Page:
Therein lies one of the dilemmas faced by our lack of knowledge of the saints and their stories.  Even Biblical figures are treated like we would treat God -- a besty instead those who have gone through the great tribulation.  The necessity of saints is, of course, the necessity of heroes and heroic figures through whom we glimpse God's mighty power -- even if that power is exercised only to save the unworthy and undeserving.  Saints may teach us but they are not quite teachers.  Saints model the faith but they are not simply role models.  Saints are windows into the sufficient grace of God and into the mercy of God without end.  They are great and mighty not because of personal achievement but because they have known the Lord, wrestled with Him in life, and rested in Him in death.  They spur us on not like the coach who says you can do this but as those whose lives are mirrors of God's goodness, grace, and glory.  The are icons.  Through them we glimpse something greater.  God who is rich in mercy and whose steadfast love endures forever.

They show us what God has paid for our redemption when we know their sins and flaws.  They show us what we are to pay in taking up our crosses and following Jesus by faith.  They show us that there is a goal to this seemingly aimless life and it is not simply to live until we die but to died in Christ so that we might live forever.  Our children will choose heroes to emulate and follow and inspire.  Sadly, they are flawed people who glory in their flaws and in whom is no lament or contrition or repentance.  From rock stars to media sensations to sports figures to the faces on the silver screen, they will find heroes -- unless we offer them real heroes in the saints through whom we glimpse the face of God.  We live today not with an abundance of heroic figures but in a poverty of heroes worthy of our attention.  But the lives of the saints could remedy this lack.  It would help even if we only learned the stories of the great figures of the Bible.  But we need not stop there.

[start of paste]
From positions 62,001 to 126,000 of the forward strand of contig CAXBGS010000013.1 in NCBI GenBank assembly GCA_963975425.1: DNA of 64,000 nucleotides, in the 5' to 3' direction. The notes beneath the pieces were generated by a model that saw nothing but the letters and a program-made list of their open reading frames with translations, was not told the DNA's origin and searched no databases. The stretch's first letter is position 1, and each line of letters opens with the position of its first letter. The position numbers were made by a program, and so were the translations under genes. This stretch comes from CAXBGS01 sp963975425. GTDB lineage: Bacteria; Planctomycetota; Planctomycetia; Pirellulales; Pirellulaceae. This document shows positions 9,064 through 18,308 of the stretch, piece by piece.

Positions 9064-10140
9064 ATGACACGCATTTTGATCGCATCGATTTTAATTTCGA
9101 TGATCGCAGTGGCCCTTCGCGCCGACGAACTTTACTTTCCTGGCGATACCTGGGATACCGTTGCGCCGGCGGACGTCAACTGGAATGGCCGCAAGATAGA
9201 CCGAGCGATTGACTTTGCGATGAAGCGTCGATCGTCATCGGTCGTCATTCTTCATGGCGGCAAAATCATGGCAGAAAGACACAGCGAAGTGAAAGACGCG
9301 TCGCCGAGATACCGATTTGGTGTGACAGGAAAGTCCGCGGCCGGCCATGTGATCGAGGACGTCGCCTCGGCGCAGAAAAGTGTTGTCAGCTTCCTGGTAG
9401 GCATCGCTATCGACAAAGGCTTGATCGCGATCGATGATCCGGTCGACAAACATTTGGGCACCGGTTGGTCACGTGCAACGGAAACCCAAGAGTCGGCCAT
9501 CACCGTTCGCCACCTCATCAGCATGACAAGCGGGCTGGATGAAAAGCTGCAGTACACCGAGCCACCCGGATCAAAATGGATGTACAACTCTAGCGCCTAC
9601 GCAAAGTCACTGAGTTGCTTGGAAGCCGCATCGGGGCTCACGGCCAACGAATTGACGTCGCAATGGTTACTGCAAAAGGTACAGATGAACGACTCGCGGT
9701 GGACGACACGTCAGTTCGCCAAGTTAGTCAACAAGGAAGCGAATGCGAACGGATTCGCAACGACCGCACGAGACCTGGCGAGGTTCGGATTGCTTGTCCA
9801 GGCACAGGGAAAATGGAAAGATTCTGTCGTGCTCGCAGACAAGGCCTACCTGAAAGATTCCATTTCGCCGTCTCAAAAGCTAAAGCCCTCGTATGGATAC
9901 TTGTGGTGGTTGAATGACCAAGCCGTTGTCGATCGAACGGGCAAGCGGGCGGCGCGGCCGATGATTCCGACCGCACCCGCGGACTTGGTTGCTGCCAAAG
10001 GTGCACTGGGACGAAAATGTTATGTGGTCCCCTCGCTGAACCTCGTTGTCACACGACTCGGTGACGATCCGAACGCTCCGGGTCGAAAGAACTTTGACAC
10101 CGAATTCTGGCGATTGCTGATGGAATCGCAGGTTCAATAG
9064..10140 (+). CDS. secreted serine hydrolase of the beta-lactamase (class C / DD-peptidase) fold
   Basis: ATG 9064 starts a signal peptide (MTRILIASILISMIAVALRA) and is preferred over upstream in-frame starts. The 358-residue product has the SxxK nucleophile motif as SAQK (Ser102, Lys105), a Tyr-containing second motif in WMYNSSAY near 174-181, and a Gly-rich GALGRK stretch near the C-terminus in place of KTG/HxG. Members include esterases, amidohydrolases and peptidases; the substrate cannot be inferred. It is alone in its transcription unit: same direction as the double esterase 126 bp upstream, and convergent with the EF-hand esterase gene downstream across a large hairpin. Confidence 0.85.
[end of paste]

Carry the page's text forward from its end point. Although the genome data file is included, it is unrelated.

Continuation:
Do yourself and your kids a favor.  Teach them the stories of the saints.

Monday, January 27, 2020

It is just a door. . . or is it?

I often wondered about the number of doors through which one must pass to enter the average nave.  In my own parish, three sets of doors must be opened before one finally enters the aisle on his or her way to the pew.  Sometimes I think there should be more -- when loud conversations from outside the nave filter in and disrupt the silence or the words or the music of the liturgy.  Some of our people who have trouble walking think there should be a short cut.  I admit that I have only thought of doors in a utilitarian way.  Perhaps I am missing something?

David Mills in his column in the New Oxford Review recalls some words from Romano Guardini.  They are good words to remember.   Don’t run through the church doors but think about what they mean, writes Romano Guardini in his small book Sacred Signs. Pause a moment beforehand so as to make your entering-in a fully intended and recollected act.  Nobody pauses before a door unless they are uncertain about where that door leads.  But should we?  Should we pause before entering the door to the Church?  Or should we bust right through on our way into the presence of God?

I doubt whether most folks think much of doors.  They are like intersections on the road or turn lanes on the highway.  They are simply there to guide and guard as people get from one place to another.  When I watch on Sunday morning, I see people rushing for the door and then slowing down.  For some that reduction in speed is to greet old friends and acquaintances.  For others it is because they are still a bit unfamiliar with things and they need to take stock of where things are and where they are going.  Still others survey what is between them and the nave as a gauntlet and stop for a moment to figure out how to make it through the sea of faces and hands to the relative safety and comfort of the pew.